The second chapter is just conversation between the two before school begins, and they talk about the gamut of things from Duel Monsters, to sports, to Chun Li. Vince talks about a recent escapade with Hinata which ended in only naked cuddling, eliciting a somewhat jealous reaction from Joey. Vince then appeals to Joey’s sense of taking challenges by introducing him to the “metagame“, a term which I’m positive I kept using incorrectly throughout the whole story. Thus ends the second chapter.
The third chapter brought in the remaining main canon characters, Yugi Muto (name unchanged in the dub, but pronounced Moto), Anzu Mazaki, and Hiroto Honda (Tristan Taylor). Another OC was the homeroom teacher, Megumi Watanabe; her character description was just me being lazy and outright saying that she was a palette swap of Tifa Lockhart from Final Fantasy VII. Catcalls to her were common, and she had often threatened the expulsion of offending students, but never followed through. Wow, sounds real strong, right? She then introduces the new transfer student, at which point the class collectively groans, and wonders how many transfer students did the principal consider were enough. But Vince enters, makes a flawless introduction, and gives the class a total 180 on their opinion of him, then he subtly slaps Megumi on the ass, which goes completely unanswered. After introducing himself further to Yugi and the main group, he explains that he got the Lamborghini from his oldest cousin, who works at the actual company in Italy. Joey suddenly realizes that he needs to duel Vince in order to know him better; both of them schedule it for the lunch break. While Joey puts up a decent fight, reducing Vince’s Life Points to almost half, Vince takes the trash out on Joey with cards like “Airknight Parshath” and “Chaos Sorcerer“, exploiting strategies and gimmicks that no one in canon ever even touched upon. Joey is impressed by Vince’s skill, and accepts his invitation, thus ending the third chapter.
Now during 2006, my computer, which ran the Linux kernel, was plagued with slowdowns and crashing issues, and I basically consider it a miracle that I’d managed to get three chapters done within only a couple of months. When I uploaded the third chapter in late June, after I had helped my stepfather with a drywall job from that morning, I declared that I would put the story on indefinite hiatus due to my computer’s bitchiness. Then in September, when I started my junior year of high school, the computer decided to completely die on me, and so I was forced to write the fourth chapter entirely by hand. When I was finished, I gave my friend Phillip, known on the site as xWindScarx10 (and whom I had introduced to fanfiction in the first place), access to my account so he could upload it for me. I still feel grateful to him for doing that.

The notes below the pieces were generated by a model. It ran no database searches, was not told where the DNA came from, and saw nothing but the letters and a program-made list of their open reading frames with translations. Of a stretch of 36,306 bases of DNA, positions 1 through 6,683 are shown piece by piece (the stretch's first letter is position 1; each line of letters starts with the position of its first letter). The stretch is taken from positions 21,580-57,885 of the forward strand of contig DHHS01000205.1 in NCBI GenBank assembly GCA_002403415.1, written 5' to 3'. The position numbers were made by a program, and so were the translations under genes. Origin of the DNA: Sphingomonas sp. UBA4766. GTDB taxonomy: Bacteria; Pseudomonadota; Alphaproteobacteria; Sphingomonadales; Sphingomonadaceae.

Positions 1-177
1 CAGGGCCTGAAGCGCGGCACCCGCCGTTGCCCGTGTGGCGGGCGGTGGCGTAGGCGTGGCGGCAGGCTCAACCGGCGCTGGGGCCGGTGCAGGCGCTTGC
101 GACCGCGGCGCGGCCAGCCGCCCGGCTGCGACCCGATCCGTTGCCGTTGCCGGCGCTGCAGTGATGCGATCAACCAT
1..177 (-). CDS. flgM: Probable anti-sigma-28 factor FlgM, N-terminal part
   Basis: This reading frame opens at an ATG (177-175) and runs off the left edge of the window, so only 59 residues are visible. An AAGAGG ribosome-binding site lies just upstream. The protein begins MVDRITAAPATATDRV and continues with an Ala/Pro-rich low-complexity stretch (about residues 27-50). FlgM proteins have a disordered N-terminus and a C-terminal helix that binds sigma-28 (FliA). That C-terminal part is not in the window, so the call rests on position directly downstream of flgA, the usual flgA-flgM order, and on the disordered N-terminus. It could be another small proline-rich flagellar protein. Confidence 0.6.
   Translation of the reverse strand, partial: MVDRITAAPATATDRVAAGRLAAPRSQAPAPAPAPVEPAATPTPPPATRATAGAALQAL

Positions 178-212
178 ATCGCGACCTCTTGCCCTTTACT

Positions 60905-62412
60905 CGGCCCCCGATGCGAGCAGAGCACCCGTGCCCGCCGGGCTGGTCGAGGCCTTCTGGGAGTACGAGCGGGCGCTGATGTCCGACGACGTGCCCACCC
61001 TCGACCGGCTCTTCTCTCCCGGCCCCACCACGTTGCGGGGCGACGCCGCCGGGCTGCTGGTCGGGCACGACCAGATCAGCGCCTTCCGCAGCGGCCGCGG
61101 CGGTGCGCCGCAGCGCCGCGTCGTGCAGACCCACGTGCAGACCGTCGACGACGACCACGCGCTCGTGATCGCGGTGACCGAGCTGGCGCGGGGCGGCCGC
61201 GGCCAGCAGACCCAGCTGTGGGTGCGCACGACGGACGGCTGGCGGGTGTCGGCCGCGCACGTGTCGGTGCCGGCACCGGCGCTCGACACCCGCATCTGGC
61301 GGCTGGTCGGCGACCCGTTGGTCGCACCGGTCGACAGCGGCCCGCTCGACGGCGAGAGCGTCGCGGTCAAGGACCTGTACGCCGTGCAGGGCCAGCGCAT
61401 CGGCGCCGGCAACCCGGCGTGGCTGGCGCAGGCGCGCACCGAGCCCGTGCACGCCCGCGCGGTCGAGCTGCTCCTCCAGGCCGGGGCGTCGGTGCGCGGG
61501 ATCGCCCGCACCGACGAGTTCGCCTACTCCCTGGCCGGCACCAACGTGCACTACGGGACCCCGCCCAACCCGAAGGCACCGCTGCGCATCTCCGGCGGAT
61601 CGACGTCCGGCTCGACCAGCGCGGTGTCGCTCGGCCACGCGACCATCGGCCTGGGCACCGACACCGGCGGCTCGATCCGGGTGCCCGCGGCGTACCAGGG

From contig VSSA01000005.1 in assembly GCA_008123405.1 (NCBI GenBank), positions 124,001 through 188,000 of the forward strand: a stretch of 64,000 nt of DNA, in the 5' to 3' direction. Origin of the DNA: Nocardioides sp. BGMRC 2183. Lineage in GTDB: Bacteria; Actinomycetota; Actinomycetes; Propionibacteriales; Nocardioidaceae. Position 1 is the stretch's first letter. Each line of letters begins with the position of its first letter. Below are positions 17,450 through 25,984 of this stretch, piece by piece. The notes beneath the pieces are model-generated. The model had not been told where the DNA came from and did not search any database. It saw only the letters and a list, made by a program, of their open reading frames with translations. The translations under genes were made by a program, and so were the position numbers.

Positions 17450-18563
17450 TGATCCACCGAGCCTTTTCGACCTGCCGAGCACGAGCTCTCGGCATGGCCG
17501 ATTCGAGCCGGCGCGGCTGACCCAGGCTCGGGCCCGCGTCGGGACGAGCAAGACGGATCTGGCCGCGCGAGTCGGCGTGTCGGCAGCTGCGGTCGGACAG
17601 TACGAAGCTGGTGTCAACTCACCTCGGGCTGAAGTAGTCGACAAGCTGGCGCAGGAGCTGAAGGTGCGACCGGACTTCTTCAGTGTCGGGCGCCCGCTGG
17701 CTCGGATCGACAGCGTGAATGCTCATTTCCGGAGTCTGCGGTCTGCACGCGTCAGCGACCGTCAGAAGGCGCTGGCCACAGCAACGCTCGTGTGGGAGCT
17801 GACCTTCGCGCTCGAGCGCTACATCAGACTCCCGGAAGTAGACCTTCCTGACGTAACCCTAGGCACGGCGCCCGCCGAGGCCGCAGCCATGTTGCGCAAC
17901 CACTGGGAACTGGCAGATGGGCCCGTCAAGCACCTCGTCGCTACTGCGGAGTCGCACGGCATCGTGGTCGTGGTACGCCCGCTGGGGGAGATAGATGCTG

The fourth chapter consisted of Kaiba hearing about Vince’s victory, and then deciding he would duel him. Vince schedules it for the next morning, and Kaiba places it outside his theme park, Kaibaland. Overnight, Kaiba looks up more details on Vince, and tries to adjust his strategy – all while listening to an Aphex Twin song. (More author appeal.) In his apartment, Vince gets out of bed before dawn to take a piss. Hinata calls, and gives more banal backstory between the two. Cut to Kaibaland at dawn, Vince shows up late, to Kaiba’s irritation, then they begin the duel. It ends on a cliffhanger after the effect of a “Cyber Jar” resolves.
Fast forward to early 2009. Things had developed quite a bit; having moved from Virginia to New Jersey at the end of August 2008, so did my Yu-Gi-Oh! interest begin to wane considerably. I had gotten a new computer that Christmas, and internet access a few days after. My first order of business: resolve the two-year old cliffhanger. At that point, it was just a matter of closure for me.
The fifth and final chapter, uploaded on February 9, picked up right where the last chapter left off. Kaiba had planned to use his trademark “Blue-Eyes White Dragon” cards against Vince, in a very resource-intensive way. By the time he gets out his heaviest hitters, he then has no cards in his hand for any contingency plan, and is now relying on his monsters’ raw power and protective effects from a “King Dragun” monster he had summoned earlier. Vince employs strategies designed specifically to counter Kaiba’s style of play, and ultimately wins the duel without having lost any Life Points. The huge mistake? Kaiba’s wildly fluctuating expressions each time a card was played from either side. In the middle of this, Hinata makes her first actual appearance, alongside a new OC named Tim Wrigley. They are flying a helicopter towards the airport, for a reason which I cannot even remember.
I did attempt to begin a sixth chapter soon after, but nothing “good” could materialize. What might have happened was that the group of protagonists gets invited to a “Duel Monsters World Tour”, and there would be some elements of professional wrestling interspersed throughout – mainly, the sense of a huge entertainment gala like WrestleMania.
Ultimately, on May 8, 2009, three years to the day of its original posting, I took the story down. All the original documents were never copied; the first three chapters were lost with the old computer, the notebook on which I wrote the fourth is most likely ruined and/or in a garbage dump somewhere, and the fifth and sixth were deleted permanently not long before.
Good. Fucking. Riddance.